Angry “harrumphs” in our crazed, crossways world drown out “hurrahs,” hands down.
Flag-waving optimists now droop where they formerly dared.
If Johnny came marching home today, a substantial element might try to send him back. (In New York City, someone posted a sign directed at newcomers: “If you can make it there, go back.”)
Unquestionably, topics formerly sacrosanct are now “under further review,” with no resolution in sight. We who are longest of tooth yearn to hear again the voices of Kate Smith belting out “God Bless America,” and Dr. Billy Graham proclaiming God’s good news to hungry hearts….
That said, I pressed the “seek” button on the car radio the other day, randomly settling on a talk show that “went rowdy” before I could draw a good breath.
A guy was screaming at lungs’ limits to the point of risking a blow-out of ballooning neck veins.
In mere minutes, I was disturbed by his rants, none of which I felt held water. The jerk was “carping”--no, I think more nearly “whaling”--against defenseless trees. What’s worse, his hate centered on a variety formerly near to my heart. A harbinger of spring, a sure sign of renewal, a certain symbol of God’s handiwork--all of these are mindful with the annual overnight blooming of Bradford pear trees….
He had “no truck” for such trees. To him, they are fickle, promising pears, but producing only blossoms. Honeybees buzz the Bradfords only when nothing better is available, and some cities are banning them.
He claimed the trees to be short-lived, and an “environmental calamity.” I fumed, changing stations upon his claiming that credible nurseries won’t sell them.
If that were true, where did the dozens encircling our church come from?...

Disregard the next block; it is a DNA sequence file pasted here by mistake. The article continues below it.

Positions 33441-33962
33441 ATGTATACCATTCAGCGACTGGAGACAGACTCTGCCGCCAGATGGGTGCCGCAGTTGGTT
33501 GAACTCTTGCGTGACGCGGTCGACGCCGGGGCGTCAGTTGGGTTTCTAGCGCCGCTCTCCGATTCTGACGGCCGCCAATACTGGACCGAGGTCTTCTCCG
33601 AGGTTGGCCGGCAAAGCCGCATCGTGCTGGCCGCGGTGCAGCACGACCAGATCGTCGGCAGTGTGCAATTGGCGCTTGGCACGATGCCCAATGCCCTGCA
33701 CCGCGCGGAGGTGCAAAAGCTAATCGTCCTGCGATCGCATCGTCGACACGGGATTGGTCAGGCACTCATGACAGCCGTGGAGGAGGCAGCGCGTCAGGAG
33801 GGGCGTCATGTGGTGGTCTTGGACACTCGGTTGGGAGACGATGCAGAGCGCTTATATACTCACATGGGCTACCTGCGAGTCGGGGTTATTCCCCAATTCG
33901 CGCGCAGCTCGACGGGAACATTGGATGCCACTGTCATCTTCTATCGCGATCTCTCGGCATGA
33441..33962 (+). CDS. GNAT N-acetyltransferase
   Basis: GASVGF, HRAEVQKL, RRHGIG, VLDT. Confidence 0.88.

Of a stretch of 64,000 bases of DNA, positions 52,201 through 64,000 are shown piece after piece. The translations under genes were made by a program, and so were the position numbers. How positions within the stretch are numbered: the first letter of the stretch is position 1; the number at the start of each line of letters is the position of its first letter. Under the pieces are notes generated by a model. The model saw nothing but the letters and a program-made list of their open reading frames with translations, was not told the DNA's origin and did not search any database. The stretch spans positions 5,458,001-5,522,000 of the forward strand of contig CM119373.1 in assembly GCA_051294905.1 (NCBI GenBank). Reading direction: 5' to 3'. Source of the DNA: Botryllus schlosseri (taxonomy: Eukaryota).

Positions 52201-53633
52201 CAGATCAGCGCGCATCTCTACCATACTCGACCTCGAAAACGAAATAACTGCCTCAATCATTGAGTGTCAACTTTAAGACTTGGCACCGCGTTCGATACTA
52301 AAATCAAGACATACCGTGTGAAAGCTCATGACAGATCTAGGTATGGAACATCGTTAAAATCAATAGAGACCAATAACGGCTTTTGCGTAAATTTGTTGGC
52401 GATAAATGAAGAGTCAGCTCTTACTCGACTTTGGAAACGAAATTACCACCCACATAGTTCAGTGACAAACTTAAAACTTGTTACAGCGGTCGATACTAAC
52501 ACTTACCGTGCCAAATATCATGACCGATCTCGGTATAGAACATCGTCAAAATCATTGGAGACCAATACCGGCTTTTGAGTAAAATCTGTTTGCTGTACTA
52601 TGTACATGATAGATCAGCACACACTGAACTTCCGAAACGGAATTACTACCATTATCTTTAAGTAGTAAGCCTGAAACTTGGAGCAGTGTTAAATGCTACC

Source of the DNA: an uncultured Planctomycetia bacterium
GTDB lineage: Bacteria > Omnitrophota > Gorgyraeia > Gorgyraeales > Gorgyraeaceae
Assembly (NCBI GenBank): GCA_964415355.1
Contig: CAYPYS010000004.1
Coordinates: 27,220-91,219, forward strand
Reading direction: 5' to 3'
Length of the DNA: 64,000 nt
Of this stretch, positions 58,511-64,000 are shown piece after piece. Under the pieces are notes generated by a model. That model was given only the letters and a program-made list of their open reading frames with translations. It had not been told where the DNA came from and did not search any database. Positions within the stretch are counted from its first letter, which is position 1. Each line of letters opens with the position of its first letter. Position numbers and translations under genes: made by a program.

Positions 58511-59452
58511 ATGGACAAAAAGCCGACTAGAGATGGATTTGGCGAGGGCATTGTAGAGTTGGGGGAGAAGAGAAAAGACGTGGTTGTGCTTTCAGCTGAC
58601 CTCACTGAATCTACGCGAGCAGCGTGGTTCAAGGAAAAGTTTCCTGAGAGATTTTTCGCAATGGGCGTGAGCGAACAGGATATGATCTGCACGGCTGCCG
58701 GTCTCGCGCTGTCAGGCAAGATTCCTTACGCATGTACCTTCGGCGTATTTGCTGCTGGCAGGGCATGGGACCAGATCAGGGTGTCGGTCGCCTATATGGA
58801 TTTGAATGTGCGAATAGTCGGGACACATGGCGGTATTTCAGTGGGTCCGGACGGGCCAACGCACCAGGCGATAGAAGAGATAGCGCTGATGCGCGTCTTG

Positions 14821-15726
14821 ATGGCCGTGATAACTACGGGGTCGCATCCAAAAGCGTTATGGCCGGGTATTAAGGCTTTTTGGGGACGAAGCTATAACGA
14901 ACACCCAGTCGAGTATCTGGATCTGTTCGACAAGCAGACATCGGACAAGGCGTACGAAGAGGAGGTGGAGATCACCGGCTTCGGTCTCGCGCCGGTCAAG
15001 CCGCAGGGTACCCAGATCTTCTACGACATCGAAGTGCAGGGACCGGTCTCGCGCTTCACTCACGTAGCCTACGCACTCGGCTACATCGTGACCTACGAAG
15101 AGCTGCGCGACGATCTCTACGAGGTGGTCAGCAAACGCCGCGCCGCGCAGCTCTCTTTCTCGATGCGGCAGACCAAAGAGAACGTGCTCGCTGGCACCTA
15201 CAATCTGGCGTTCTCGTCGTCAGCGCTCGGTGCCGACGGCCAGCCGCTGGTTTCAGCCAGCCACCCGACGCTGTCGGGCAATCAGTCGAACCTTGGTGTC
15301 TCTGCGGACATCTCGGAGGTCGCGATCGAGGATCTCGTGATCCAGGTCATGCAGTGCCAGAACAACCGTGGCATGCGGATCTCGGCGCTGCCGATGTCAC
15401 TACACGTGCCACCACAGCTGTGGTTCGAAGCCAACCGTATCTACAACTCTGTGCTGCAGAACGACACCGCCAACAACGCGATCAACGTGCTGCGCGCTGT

Then, I committed a bigger blunder than when I chose that radio station.
I “Googled” Bradford pears. Please, please don’t do it! Facts can greatly confuse. Remember, there’s something to be said for living on in ignorance.
The “ranter” touched only the hem of the garment. Respected horticulturalists are
“singing his song,” one suggesting that Bradfords should all be cut down. Another said that they smell like dead fish….
I don’t “stand corrected.” More nearly, I remain flopped in my recliner, unsure how I now feel about Bradford pears. Thoughts flood about “tree” songs and poems. I think of my teary-eyed youth, fervently reciting Trees, a Joyce Kilmer poem written a century ago. He urged the woodman to spare the tree. If I sobbed at the right time, I figured I might get a ribbon for poetry reading at the “County Meet.” (I didn’t, but I got “honorable mention.”)
There are many childhood remembrances of swaying on swings tied on the lowest limbs. And my momma yelling, “Get down out of that tree right now or I’ll give you a good ‘switching’.” Oh, and let’s include robins building nests in trees’ “hair,” and the village smithy spared from heat exhaustion “under a spreading Chestnut tree.”
In Waco recently, we visited the Mammoth exhibit. The guide’s opening words heralded a spreading, 250-year-old oak tree at the entrance. Even if visitors’ interest in seeing where mammoths wallowed is minimal, this is a mighty fine tree….
My position on Bradfords now is shaky at best. I don’t feel strongly in either direction. However, I’ll never be as hard-nosed as one nursery visitor who said he hates pears, and will promptly return all the Bradford trees if even ONE pear appears.
I’ve saved allergy problems for last. If you have such issues and are driving near our church on a beautiful March day, hold your breath and keep your windows closed. Think of the purity symbolized by the magnificent blankets of white blossoms on the Bradfords.
Don’t be surprised if they name a committee to study whether God really wants such trees on His Holy ground….